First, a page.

Orlando city leaders to explore turning major one-way roads into two way

City expected to seek bids from consultants this spring

ORLANDO, Fla. – Orlando transportation leaders are soon expected to begin the process of selecting a consultant to investigate the viability of turn popular roadways, such as North Orange Avenue, North Magnolia Avenue and Rosalind Avenue, into two-way streets.

"The two-way conversion piece is just one part of this overall downtown master plan study that will look holistically at ways to improve safety and mobility for pedestrians and bicyclists, quality of life, economic vitality within downtown," a city spokesperson said. "Once we do have the consultant on board, we estimate the study will take 12-18 months."

Orlando Transportation Director Billy Hattaway told News 6 this option could become more favorable after the I-4 Ultimate project is completed.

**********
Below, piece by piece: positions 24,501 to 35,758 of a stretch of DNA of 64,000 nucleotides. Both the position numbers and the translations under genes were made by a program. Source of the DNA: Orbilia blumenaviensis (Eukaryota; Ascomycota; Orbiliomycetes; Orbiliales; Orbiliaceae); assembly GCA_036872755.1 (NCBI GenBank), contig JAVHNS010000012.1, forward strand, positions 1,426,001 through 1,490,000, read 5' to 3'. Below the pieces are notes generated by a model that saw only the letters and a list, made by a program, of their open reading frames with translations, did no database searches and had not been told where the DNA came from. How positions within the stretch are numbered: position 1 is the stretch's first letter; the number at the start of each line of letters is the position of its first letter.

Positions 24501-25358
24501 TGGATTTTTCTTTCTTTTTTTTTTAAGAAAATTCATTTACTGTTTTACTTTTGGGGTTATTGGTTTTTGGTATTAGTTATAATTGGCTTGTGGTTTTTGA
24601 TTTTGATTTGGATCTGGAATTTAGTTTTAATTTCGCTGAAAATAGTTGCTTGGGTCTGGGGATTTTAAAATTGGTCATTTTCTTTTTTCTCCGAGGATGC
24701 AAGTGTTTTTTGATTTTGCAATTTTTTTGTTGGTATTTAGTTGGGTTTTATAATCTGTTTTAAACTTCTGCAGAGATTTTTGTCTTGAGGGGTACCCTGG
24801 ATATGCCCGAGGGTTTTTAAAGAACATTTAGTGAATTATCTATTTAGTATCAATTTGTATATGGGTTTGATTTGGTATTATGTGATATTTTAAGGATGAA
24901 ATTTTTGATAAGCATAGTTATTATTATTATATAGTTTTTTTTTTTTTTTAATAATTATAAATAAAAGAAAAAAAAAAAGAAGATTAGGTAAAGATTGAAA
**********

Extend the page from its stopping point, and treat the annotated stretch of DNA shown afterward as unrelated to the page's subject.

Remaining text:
"We would expect there would be a lot less through traffic on these two roadways and more destination traffic which is what the city needs to make it more viable," he said.

This latest study is also expected to incorporate the recently completed North Quarter study, which looked into two-way street options north of downtown.

A switch to two-way streets woudl likely help downtown restaurants and other businesses, Hattaway said.

"Having visibility from both directions is really important," Hattaway said. "You have much better chance of success when you have tow way streets than you will from one way."

City leaders told News 6 it could take several years before a study, renderings and construction are complete.

Additionally, no road work would begin until the I-4 ultimate project is done.

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